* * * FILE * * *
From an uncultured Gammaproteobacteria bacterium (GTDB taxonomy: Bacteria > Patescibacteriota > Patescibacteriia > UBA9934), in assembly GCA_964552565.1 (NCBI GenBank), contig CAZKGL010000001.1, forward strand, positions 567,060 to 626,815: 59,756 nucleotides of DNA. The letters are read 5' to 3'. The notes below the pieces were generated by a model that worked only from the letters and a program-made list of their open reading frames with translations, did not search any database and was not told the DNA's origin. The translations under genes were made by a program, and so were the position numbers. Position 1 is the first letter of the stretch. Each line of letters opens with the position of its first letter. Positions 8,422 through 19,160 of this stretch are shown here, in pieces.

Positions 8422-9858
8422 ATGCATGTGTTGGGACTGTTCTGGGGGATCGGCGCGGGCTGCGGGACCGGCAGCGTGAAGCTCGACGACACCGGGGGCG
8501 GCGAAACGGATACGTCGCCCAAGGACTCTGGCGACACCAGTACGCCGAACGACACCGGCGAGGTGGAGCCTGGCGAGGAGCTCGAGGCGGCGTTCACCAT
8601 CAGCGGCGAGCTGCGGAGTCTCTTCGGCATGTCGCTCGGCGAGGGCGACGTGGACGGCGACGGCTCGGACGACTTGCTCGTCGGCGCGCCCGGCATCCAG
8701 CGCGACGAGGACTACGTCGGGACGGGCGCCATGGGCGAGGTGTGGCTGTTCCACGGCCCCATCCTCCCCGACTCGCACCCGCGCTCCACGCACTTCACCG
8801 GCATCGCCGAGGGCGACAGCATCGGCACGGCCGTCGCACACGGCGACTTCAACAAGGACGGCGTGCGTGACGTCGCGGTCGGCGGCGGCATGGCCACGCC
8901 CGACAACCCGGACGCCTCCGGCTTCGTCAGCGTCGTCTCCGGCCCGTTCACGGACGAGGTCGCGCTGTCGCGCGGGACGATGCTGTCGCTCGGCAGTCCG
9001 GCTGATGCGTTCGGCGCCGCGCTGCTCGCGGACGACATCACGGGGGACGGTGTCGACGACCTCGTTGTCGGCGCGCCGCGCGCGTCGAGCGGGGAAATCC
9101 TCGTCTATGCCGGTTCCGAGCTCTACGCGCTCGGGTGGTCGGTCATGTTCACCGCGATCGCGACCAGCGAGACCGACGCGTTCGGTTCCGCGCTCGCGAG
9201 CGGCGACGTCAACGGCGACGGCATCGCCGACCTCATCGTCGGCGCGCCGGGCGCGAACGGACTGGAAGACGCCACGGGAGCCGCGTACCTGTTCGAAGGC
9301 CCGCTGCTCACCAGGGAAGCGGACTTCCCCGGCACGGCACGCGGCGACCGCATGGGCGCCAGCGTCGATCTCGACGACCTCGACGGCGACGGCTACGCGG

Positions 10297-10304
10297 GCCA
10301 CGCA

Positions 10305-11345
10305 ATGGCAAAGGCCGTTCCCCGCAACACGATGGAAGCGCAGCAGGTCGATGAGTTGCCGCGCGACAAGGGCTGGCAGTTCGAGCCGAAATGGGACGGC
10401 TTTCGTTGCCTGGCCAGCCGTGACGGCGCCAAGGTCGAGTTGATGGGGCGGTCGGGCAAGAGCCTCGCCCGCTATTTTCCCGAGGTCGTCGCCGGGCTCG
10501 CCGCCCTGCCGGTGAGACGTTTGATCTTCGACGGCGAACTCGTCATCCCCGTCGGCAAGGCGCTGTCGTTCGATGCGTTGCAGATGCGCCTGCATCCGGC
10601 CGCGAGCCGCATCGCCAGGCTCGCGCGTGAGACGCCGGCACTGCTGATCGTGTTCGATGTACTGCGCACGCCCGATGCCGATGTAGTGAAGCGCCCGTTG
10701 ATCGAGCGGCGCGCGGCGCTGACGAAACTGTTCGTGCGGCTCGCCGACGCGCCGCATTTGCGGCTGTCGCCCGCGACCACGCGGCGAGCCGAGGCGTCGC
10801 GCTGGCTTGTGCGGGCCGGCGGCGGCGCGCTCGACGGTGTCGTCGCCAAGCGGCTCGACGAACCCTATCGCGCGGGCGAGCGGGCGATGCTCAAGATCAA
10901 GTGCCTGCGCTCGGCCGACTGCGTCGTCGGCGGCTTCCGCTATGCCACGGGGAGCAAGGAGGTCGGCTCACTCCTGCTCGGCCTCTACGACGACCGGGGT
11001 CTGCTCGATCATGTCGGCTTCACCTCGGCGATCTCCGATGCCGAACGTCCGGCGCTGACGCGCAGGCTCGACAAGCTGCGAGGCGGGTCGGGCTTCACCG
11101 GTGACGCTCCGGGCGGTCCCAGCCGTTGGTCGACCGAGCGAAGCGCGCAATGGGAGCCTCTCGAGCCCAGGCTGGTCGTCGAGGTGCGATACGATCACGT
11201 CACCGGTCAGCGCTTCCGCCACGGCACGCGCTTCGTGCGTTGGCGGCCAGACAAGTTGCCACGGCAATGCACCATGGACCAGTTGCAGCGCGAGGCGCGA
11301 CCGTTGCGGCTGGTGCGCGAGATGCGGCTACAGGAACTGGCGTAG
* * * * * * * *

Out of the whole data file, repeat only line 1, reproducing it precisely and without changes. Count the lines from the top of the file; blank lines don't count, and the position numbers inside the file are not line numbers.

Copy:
From an uncultured Gammaproteobacteria bacterium (GTDB taxonomy: Bacteria > Patescibacteriota > Patescibacteriia > UBA9934), in assembly GCA_964552565.1 (NCBI GenBank), contig CAZKGL010000001.1, forward strand, positions 567,060 to 626,815: 59,756 nucleotides of DNA. The letters are read 5' to 3'. The notes below the pieces were generated by a model that worked only from the letters and a program-made list of their open reading frames with translations, did not search any database and was not told the DNA's origin. The translations under genes were made by a program, and so were the position numbers. Position 1 is the first letter of the stretch. Each line of letters opens with the position of its first letter. Positions 8,422 through 19,160 of this stretch are shown here, in pieces.